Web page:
By 2016, cloud-based streaming services will become a more important form of access to music than owning albums, songs or tracks, forecasts ABI Research.
"The number of subscribers to mobile music streaming services is expected to approach 5.9 million by the end of this year," analyst Aapo Markkanen said. "ABI Research believes that number will exceed 161 million subscribers in 2016, meaning a compound annual growth rate of nearly 95%."
ABI Research attributes this shift primarily to the growing use of mobile handsets, especially smart phones, as listening devices.
The study suggests that the service providers that enable these new models, such as Rhapsody, Melon and Spotify, will be among the biggest winners from these developments.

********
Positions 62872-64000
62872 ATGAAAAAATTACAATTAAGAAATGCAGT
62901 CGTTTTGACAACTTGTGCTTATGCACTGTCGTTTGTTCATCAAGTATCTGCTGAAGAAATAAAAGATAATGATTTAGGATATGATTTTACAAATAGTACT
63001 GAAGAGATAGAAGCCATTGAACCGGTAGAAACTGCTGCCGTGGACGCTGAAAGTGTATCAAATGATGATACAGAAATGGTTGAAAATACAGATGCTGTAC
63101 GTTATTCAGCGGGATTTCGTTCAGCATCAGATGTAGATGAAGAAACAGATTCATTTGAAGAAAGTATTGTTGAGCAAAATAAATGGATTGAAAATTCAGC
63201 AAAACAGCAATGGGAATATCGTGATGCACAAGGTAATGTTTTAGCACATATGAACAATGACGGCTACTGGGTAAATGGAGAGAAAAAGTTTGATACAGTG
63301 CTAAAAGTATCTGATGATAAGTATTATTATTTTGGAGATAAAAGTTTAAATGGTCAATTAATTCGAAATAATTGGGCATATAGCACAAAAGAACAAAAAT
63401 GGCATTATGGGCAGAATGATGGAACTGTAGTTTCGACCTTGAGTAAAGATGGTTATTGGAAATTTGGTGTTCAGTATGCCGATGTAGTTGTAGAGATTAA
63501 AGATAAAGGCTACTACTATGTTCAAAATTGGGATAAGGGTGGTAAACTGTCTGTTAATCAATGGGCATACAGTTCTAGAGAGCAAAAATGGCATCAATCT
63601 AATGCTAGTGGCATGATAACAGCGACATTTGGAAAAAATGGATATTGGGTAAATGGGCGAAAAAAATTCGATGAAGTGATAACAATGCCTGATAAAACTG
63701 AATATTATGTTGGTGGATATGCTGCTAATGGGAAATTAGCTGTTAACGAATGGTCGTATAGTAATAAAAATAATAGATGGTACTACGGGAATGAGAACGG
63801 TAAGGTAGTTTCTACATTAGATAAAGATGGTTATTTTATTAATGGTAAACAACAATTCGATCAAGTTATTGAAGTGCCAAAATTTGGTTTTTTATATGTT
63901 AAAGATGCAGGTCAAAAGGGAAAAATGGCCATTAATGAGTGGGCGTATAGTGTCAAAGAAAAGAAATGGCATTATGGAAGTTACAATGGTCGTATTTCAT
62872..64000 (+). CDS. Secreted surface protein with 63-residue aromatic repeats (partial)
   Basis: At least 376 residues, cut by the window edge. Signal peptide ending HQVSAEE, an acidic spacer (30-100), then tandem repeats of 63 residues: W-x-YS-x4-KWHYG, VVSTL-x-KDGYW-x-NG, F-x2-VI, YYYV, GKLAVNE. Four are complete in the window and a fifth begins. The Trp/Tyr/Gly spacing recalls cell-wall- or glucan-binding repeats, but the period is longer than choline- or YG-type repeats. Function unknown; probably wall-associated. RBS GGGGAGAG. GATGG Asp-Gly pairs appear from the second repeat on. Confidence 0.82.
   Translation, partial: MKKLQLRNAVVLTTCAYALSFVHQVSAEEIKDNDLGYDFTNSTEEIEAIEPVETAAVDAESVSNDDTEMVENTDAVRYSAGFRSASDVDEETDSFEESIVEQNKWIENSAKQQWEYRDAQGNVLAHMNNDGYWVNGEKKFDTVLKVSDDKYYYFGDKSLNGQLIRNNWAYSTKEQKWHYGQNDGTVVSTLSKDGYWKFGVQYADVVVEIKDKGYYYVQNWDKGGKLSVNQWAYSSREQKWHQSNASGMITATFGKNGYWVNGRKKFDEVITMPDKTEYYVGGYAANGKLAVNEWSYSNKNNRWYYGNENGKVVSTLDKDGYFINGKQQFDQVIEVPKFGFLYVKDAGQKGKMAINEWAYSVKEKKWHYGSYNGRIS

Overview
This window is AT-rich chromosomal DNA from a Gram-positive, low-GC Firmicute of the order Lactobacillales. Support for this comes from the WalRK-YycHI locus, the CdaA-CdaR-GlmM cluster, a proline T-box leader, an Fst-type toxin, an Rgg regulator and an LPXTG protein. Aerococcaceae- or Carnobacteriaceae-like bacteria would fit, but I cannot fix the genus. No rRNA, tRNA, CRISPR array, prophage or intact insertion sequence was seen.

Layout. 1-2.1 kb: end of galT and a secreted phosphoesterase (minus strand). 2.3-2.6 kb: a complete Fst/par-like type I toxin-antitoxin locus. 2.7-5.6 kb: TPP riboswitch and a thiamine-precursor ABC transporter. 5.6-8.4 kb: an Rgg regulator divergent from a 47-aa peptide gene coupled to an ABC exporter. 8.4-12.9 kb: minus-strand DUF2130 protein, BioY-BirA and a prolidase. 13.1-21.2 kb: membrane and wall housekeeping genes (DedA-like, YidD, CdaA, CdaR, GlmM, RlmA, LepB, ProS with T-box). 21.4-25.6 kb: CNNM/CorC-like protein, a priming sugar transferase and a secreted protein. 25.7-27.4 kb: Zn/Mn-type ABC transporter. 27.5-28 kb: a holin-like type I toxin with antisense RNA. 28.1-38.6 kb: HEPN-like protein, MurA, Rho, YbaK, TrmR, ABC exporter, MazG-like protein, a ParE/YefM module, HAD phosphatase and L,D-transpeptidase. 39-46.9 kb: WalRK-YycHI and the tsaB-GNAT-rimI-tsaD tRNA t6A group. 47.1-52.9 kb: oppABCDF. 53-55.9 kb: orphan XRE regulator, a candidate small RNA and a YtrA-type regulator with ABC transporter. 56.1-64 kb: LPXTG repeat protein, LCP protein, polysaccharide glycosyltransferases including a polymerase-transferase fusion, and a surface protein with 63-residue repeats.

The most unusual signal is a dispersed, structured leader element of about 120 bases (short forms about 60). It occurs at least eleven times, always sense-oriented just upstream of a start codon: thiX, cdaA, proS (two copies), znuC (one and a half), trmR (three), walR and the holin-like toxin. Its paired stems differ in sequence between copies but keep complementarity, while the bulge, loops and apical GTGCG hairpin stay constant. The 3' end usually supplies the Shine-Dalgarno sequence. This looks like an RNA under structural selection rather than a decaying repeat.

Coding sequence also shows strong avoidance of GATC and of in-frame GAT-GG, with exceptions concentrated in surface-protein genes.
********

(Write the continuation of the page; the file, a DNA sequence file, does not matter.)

"Record labels, producers and other middlemen whose businesses have been shaken by content piracy also stand to gain from streaming services as they have an opportunity to monetize a lot of consumption that would otherwise take place outside their revenue base," ABI Research predicts.
The study also suggests that retail prices for music-in-the-cloud are expected to decline, but that's not certain, practice director Neil Strother said.
"Forecasts of declining prices are based on the assumption that the rightsholders will lower their royalty demands," he said. "Record labels and collecting societies should not overplay their hands when it comes to royalty issues. If consumers do not have convenient and affordable legal alternatives, they will simply enjoy their music by other means."